Discreet Cosine Transform

A few thoughts on ruby, video and other things

Object-Oriented Story Telling

Being in both computer programming and role playing (as I would guess many old D&D players find themselves - geek begets geek after all), I have often thought about the concepts of relational data, object-orientation, and story telling.

In relational data, one record relates to another via some common data. There are a million glib examples, like looking up the weather for your hometown via the zip code (a more detailed way to say it might be you can find approximate latitude and longitude via the zip code, and find weather via lat and long - those that have worked with relational data before can almost picture the SQL statement in their minds right now).

Developers then spend a lot of time modeling real-world things and processes into software objects - single units of both functionality and data, with the very common trite examples being something like you have an ‘’order’‘ object that contains many ’‘item’‘ objects. Often, you even take it a step further and map those objects onto relational data - orders and items become records in a relational database. Common strategies for doing this exist, such as object-relational mappers (ORMs) and diagramming techniques, while not the fad at the moment, exist, such as relational database diagrams and object models in UML. A common long exists for these types of relationships, that talk about things like the definition of a given specific object (an “is a” relationship), the relationship between different objects (“has one”, “has many”, “has many through”, etc.) and how to relate one object to another. So a zip code has a general latitude and longitude, a town has a zip code, and a bunch of records that describe temperature, barometric pressure and wind speed all have a latitude and longitude to describe where they were measured or are predicted to occur. Viola, I input the zip code, I get out a weather forecast.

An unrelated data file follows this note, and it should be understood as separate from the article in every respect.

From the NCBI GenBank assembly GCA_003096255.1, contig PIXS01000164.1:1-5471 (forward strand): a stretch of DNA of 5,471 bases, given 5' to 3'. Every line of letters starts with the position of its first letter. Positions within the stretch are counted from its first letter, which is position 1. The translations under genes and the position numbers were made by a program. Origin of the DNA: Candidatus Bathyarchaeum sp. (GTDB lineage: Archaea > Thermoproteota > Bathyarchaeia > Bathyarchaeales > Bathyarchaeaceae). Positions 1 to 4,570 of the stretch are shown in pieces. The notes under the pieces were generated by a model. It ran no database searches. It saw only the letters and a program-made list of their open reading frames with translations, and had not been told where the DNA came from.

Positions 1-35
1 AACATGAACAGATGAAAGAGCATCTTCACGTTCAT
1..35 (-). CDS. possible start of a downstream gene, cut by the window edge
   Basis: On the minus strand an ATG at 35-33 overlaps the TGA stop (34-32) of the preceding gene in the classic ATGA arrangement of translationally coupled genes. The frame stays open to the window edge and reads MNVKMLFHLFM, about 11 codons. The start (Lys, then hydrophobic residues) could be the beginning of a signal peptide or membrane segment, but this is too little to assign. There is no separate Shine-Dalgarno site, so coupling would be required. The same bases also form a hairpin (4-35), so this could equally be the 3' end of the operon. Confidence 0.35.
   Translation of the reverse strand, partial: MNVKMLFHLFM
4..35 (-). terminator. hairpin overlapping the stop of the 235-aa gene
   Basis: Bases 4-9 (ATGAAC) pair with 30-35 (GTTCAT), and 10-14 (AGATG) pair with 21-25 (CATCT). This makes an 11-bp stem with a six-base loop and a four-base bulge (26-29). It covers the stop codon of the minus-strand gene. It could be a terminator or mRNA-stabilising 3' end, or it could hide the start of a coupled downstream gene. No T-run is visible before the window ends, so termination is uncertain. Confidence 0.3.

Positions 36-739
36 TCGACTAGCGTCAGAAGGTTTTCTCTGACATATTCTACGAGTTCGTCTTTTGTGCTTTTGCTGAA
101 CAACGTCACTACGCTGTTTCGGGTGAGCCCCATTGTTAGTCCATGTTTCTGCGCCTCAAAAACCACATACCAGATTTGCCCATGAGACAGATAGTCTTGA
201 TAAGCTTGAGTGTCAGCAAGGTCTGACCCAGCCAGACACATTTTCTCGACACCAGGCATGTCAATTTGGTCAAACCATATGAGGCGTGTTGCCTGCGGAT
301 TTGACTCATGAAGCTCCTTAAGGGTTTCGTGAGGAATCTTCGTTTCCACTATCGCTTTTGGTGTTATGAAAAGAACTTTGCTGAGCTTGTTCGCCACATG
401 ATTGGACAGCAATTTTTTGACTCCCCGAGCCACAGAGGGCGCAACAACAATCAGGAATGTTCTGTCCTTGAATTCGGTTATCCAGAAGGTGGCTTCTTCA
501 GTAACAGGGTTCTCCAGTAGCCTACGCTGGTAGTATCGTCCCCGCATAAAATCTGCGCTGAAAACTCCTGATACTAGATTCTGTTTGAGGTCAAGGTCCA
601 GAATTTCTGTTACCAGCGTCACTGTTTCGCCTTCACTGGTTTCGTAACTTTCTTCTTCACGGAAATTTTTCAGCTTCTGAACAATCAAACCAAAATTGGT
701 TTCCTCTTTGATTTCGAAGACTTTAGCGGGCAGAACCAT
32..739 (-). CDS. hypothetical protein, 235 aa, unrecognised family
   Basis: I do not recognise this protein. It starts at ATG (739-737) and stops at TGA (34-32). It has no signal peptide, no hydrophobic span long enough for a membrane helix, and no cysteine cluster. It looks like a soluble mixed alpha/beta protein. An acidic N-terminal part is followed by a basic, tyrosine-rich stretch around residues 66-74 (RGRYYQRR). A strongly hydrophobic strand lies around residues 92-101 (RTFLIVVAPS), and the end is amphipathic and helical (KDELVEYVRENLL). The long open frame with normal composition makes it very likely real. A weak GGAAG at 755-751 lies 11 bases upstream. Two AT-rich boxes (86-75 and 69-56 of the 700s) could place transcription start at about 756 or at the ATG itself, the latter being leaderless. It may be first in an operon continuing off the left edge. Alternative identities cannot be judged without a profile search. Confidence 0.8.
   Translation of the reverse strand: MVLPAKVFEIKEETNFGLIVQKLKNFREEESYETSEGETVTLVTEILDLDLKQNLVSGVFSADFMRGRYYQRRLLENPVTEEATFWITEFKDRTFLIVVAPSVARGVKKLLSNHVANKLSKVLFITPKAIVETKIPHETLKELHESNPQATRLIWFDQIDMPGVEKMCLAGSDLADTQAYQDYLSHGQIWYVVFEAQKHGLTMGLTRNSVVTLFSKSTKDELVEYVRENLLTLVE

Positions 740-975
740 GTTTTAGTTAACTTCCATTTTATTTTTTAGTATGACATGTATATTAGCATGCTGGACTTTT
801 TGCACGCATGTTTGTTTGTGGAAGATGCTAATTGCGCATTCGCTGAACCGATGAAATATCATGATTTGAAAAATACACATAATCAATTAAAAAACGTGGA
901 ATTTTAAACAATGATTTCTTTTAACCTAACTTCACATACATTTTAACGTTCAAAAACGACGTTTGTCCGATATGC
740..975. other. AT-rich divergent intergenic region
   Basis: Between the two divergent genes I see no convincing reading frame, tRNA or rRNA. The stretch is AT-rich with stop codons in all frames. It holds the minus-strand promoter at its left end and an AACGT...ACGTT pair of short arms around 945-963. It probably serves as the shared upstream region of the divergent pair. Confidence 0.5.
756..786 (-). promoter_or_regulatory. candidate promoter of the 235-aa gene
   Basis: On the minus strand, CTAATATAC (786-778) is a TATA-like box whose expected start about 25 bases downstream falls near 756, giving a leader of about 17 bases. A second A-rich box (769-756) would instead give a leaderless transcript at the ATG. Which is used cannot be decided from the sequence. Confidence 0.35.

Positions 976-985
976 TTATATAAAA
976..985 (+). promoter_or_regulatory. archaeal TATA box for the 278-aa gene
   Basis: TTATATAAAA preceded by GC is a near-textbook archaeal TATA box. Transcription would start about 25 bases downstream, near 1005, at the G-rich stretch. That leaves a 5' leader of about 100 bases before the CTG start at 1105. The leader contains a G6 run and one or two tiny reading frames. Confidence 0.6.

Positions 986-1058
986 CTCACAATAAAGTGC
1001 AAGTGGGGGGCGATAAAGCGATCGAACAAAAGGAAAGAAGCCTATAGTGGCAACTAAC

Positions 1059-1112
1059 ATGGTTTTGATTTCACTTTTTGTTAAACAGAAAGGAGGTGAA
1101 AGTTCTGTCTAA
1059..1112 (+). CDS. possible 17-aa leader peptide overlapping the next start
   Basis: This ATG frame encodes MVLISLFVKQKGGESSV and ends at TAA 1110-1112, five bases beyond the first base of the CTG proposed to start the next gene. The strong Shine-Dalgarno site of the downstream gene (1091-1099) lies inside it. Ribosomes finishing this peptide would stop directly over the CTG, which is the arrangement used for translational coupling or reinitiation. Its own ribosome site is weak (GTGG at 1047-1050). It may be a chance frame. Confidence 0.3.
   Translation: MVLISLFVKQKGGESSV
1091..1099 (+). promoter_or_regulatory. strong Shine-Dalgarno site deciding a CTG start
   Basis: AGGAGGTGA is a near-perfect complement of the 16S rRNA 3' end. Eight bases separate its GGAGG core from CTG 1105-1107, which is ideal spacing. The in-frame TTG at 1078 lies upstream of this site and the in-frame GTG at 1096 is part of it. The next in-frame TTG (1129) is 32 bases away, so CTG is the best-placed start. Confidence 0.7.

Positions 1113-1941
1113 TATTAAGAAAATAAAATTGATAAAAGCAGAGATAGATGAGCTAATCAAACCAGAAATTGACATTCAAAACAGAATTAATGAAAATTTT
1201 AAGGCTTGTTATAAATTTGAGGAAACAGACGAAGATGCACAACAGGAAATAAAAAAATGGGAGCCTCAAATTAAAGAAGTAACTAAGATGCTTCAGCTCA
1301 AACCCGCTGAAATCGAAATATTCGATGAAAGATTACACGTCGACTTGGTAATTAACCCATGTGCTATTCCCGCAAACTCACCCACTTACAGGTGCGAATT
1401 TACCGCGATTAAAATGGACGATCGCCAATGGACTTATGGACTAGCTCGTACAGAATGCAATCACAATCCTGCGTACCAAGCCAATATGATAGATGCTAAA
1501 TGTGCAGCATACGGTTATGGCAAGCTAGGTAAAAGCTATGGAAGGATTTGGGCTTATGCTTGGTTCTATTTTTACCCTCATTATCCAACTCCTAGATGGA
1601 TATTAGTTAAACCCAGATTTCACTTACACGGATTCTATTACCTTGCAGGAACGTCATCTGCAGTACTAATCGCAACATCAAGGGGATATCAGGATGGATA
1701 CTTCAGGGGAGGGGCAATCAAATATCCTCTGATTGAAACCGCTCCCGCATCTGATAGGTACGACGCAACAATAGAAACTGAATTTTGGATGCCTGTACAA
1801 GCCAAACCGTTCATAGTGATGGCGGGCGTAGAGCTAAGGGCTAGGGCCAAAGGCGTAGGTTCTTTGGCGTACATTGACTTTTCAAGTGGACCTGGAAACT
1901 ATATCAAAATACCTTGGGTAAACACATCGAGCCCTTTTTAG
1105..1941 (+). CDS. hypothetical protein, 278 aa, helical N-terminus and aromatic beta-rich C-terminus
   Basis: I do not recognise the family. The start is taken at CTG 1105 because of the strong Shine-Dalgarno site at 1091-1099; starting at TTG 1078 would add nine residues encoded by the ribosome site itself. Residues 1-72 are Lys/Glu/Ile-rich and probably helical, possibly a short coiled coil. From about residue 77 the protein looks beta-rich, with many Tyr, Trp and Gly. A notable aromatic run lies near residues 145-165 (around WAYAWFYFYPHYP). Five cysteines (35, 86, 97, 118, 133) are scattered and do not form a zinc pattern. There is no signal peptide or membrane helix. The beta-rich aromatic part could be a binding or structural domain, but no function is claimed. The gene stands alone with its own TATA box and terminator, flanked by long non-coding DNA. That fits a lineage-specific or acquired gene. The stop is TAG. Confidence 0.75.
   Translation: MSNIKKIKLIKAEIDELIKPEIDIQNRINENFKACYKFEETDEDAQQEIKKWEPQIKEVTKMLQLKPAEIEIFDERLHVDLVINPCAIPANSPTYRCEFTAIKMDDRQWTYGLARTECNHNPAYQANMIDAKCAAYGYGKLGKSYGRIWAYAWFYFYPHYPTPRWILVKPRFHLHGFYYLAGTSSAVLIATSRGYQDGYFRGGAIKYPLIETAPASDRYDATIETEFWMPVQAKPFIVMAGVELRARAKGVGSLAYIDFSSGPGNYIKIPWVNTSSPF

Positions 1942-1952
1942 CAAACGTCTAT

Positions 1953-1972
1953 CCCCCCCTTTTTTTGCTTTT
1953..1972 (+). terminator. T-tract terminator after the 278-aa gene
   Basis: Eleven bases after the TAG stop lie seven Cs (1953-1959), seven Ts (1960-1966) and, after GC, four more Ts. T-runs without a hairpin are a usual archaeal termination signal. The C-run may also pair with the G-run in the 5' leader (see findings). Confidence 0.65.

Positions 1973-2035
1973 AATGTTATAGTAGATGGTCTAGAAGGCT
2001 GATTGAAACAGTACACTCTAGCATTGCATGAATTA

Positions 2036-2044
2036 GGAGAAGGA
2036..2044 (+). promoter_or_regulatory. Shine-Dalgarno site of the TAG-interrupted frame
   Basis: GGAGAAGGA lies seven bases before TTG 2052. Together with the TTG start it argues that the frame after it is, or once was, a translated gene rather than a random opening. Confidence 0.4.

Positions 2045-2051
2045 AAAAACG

Story telling, maybe particularly interactive story telling, strikes me as having some similar ideas. A character has friends and enemies, possess items of power or items other people desire, and resides or adventures in a location. That same location houses other characters, and has traits of its own: geography, weather, and in the case of fantasy perhaps magical properties. It also has history: events that happened there in the past, and those evens in turn involved other characters (or your character). You can even think of useful queries you might perform against that data - say as a dungeon master, or just as author trying to keep all your notes straight. What are all the events that happened here, at a specific location? When was a specific character in this location? If the character possessed that highly valued item of power at the time (the ring!), then logic would apply that the item of power was in that location at the same time (though magic, of course, always jeopardizes logic such as this!).

No, I have not put this grand plan into action yet, but its on my mind per my previously stated goal of finding where my current life still intersects Dungeons and Dragons.